EE367/CS448I: Computational Imaging and Display

Winter 2020
Lecture: Mondays and Wednesdays, 3-4:20 pm, Thornt 102
Problem session: Fridays, 2:30-3:20 pm, Gates B03
Instructors: Gordon Wetzstein, David Lindell (TA)

Light field photograph of the 2017 class. Top row, from left: front focus, center focus, rear focus. Click on the images for high-resolution pictures that were refocused from the light field in post-processing. Bottom row, from left: contrast-enhanced depth map computed from the light field and rectified, raw light field. Click on the images to see the original, full-resolution data.

Course Description

Computational imaging systems have a wide range of applications in consumer electronics, scientific imaging, HCI, medical imaging, microscopy, and remote sensing. We discuss light fields, time-of-flight cameras, multispectral imaging, thermal IR, computational microscopy, compressive imaging, computed tomography, computational light transport, compressive displays, phase space, and other topics at the convergence of applied mathematics, optics, and high-performance computing related to imaging. Hands-on assignments. Prerequisites: EE 261 or equivalent (basic signal processing) and EE 263 or equivalent (linear systems/algebra). Course Catalog Entry

Topics include:

Helpful Background

This course requires programming experience (especially Matlab) as well as knowledge of linear algebra, basic calculus, and optimization. The second class will review most of the required mathematical concepts (see tentative schedule below). Previous knowledge of computer graphics and computer vision will be helpful.
Courses that will be very helpful, but which are not absolutely required:
Related courses at Stanford that you may also find interesting:
A few of the course topics overlap with different parts of related courses.

Important Class Information

Requirements and Grading

The course requirements include: (1) six assignments, (2) an in-class midterm (80 minutes long), and (3) a major final project, including a project proposal, final report, source code, and a poster (or video) presentation.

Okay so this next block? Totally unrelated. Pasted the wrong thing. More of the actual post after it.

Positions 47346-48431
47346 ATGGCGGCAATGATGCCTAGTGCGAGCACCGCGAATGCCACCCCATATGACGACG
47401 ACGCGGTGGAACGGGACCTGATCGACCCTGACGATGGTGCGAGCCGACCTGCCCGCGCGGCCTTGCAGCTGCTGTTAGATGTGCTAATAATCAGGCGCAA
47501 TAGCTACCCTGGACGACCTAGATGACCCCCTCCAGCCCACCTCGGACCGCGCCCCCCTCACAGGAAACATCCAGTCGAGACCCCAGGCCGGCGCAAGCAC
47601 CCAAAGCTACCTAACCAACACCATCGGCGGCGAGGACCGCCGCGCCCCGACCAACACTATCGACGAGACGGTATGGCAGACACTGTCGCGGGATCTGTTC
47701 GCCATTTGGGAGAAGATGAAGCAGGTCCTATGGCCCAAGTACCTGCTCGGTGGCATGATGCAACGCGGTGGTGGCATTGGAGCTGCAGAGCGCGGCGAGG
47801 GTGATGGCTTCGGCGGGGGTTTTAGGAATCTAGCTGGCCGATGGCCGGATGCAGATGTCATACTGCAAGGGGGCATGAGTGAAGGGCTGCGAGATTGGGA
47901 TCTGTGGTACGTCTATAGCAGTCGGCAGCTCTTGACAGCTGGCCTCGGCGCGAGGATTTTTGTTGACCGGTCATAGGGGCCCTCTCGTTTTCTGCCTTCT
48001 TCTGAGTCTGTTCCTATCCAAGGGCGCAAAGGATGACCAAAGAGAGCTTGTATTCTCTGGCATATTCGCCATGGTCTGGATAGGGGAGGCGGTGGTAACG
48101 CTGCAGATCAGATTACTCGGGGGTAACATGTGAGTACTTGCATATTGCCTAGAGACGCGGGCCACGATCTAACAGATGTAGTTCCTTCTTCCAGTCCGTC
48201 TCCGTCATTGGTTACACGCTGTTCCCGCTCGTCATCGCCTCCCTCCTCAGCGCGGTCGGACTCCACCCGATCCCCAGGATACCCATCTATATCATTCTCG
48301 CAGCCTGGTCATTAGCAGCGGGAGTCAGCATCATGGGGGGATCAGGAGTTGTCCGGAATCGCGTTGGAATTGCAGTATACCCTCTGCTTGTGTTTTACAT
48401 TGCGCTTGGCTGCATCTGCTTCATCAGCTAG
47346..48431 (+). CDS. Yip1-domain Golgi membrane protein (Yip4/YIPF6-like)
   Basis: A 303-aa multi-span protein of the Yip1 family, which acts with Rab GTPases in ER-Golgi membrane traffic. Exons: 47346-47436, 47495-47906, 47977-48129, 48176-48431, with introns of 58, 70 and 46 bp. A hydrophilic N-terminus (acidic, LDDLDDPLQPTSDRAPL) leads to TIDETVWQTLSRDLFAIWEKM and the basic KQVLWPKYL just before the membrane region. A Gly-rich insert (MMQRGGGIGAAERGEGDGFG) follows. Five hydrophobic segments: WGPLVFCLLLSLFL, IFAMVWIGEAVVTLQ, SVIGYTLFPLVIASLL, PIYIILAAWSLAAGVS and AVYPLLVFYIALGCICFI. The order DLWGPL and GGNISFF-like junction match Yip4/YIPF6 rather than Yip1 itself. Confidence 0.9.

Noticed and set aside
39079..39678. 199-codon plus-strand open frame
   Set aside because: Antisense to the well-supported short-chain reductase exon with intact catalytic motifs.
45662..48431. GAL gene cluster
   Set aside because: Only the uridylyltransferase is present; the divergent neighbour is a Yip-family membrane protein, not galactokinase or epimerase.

Your final grade will be made up from There are no "late days" for the assignments. If you choose to submit an assignment late, we will accept it for up to 24h after the submission deadline with a 30% penalty (final grade multiplied by 0.7).

The final project grade takes into account your poster presentation (organization of poster, clarify of presentation, ability to answer question), your source code submission (code organization and documentation), and your final project report (approriate format and length, abstract, introduction, related work, description of your method, quantitative and qualitative evaluation of your method, results, discussion & conclusion, bibliography).

Course Projects, Project Proposal, and Final Report

You can work in teams of up to 3 students for the project. Submit only one proposal and final report for each team. The expected amount of work is relative to the number of team members, so if two teams work on a similar project, we'd expect less work from a smaller team. Before you start to work on the proposal or the report, take a look at some of the past project proposals and reports to give you sense for what's expected.

The project proposal is a 1-2 page document that should contain the following elements: clear motivation of your idea, a discussion of related work along at least 3 scientific references (i.e., scientific papers not blog articles or websites), an overview of what exactly your project is about and what the final goals are, milestones for your team with a timeline and intermediate goals. Once you send us your proposal, we may ask you to revise it and we will assign a project mentor to your team.

The final project report should look like a short (~6 pages) conference paper. We expect the following sections, which are standard practice for conference papers: abstract, introduction, related work, theory (i.e., your approach), analysis and evaluation, results, discussion and conclusion, references. To make your life easier, we provide an MS Word and a LaTex template that you can use to get started on your report.


Different equipment will be available for use in the projects: Intel RealSense, Lytro Illum, Time of Flight cameras, machine vision and SLR cameras, The Eye Tribe (gaze tracker), Olympus Air / Open Camera Platform, ...